As President Joe Biden arrived in Florida to tour areas devastated by Hurricane Ian, the Federal Emergency Management Agency (FEMA) announced it will double the time responders can seek federal reimbursements.
Biden has already declared a major disaster area in 17 Florida counties, which created a 30-day window for recovery and debris removal to be reimbursed by FEMA. White House Press Secretary Karine Jean-Pierre told reporters on Air Force One that the administration doubled that time frame.
“This administration is committed to building Florida back stronger and more resilient,” Jean-Pierre said.
Biden and First Lady Jill Biden landed at Southwest Florida International Airport, greeted by local officials. The President boarded an Osprey helicopter with Lee County Commission Chairman Cecil Pendergrass, FEMA Administrator Deanne Criswell and other administration staff.
He will tour the area with Gov. Ron DeSantis, U.S. Sens. Marco Rubio and Rick Scott, U.S. Rep. Byron Donalds, Pendergrass, Fort Myers Beach Mayor Ray Murphy and other local officials.
DeSantis praised the decision to lengthen the time for reimbursements, something he requested immediately after the storm struck Florida on Sept. 27. He noted FEMA and other federal agencies have lifted many of the government barriers to rapid recovery.
“There’s been less bureaucracy holding us back in this one than probably any I’ve seen,” DeSantis said at a Matlacha press conference shortly before Biden’s arrival.
Criswell told pool reporters on Air Force One the decision to extend the time frame for reimbursements ultimately was an easy one.
“The situation is catastrophic,” she said. “Many homes remain underwater.”
While FEMA always encourages debris to be cleaned up from disasters as quickly as possible, it’s clearly impossible to recover from this disaster within a month.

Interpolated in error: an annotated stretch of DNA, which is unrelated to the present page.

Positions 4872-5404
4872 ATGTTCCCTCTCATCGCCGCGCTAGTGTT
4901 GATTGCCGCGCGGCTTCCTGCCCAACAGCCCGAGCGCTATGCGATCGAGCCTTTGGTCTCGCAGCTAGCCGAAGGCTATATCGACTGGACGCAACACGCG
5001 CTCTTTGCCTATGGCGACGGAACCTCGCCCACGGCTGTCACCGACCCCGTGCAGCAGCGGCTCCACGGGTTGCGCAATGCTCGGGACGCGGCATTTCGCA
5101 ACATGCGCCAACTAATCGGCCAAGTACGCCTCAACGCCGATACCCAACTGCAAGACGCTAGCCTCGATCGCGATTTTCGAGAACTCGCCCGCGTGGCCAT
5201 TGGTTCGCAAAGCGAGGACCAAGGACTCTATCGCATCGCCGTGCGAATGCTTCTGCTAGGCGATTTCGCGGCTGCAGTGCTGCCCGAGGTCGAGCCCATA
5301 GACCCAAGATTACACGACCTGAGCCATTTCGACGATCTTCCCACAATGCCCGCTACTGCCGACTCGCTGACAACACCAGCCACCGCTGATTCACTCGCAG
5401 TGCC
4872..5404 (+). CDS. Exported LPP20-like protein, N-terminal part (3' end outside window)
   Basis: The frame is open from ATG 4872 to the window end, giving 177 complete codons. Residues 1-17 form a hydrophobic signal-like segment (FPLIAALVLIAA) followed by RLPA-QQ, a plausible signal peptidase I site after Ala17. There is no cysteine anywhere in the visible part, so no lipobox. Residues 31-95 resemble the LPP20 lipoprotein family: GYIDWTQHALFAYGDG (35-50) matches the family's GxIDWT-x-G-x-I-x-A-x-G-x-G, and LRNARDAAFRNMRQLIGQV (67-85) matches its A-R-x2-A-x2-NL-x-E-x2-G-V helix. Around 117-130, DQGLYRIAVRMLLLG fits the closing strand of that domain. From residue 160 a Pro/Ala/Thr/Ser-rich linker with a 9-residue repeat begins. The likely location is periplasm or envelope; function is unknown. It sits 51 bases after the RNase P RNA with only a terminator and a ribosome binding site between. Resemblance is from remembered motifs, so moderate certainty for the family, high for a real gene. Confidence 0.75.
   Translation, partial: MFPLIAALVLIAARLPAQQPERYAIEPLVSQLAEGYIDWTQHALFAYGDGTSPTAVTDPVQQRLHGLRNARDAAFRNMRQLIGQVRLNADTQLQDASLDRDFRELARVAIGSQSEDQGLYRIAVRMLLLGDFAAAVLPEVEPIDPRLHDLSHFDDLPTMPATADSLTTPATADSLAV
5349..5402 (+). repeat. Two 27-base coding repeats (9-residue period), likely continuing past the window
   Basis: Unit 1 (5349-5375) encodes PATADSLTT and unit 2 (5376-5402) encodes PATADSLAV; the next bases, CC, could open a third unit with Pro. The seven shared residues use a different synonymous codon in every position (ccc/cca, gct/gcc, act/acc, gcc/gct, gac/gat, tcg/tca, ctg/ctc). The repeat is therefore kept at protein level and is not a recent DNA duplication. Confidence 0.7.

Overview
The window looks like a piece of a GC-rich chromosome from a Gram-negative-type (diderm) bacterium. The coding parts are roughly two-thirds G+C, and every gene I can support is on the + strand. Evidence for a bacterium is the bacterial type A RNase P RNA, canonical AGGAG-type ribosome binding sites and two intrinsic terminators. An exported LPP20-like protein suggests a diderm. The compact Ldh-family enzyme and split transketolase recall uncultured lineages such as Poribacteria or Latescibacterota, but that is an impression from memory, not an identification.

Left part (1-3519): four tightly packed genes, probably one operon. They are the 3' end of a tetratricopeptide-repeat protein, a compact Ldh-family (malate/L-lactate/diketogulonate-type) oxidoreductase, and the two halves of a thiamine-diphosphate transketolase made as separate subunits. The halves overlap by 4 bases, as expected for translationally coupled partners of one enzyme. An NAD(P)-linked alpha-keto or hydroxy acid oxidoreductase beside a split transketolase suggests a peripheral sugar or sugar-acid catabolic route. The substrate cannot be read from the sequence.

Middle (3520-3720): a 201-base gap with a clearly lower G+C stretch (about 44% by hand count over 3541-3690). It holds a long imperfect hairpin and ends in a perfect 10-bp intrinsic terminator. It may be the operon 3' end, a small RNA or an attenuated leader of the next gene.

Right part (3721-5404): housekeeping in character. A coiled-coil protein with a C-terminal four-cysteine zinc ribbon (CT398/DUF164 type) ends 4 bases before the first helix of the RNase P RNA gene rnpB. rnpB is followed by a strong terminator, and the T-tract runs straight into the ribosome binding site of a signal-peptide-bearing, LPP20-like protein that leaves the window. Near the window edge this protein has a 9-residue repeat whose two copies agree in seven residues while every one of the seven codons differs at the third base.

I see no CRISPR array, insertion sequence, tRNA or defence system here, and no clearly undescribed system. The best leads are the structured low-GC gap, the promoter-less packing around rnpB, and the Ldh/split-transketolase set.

But the federal government intends to help make things work as fast as possible. FEMA approved a request from DeSantis to activate a temporary sheltering hotel program, allowing those eligible to stay in hotel rooms participating in the program.
Criswell also said FEMA will bring in its own mobile homes to provide for those displaced by the storm, providing camps many in the region will be familiar with that remained in place years after Hurricane Charley struck Punta Gorda and surrounding areas in 2004.
Criswell took questions about insurance and rebuilding as well, though she stressed zoning decisions must ultimately be made at a state or local level. She said FEMA will work to make sure property owners become as educated as possible about whether buildings should be rebuilt in the same locations or elsewhere.
The Category 4 storm delivered particular levels of destruction to Captiva, Fort Myers Beach and Sanibel. But Criswell said FEMA has also dispatched teams into other neighborhoods, including Dunbar, largely thanks to media reports finding some areas to be underserved. DeSantis on the same day of the visit dispatched fuel and internet resources to the poor, east Fort Myers community.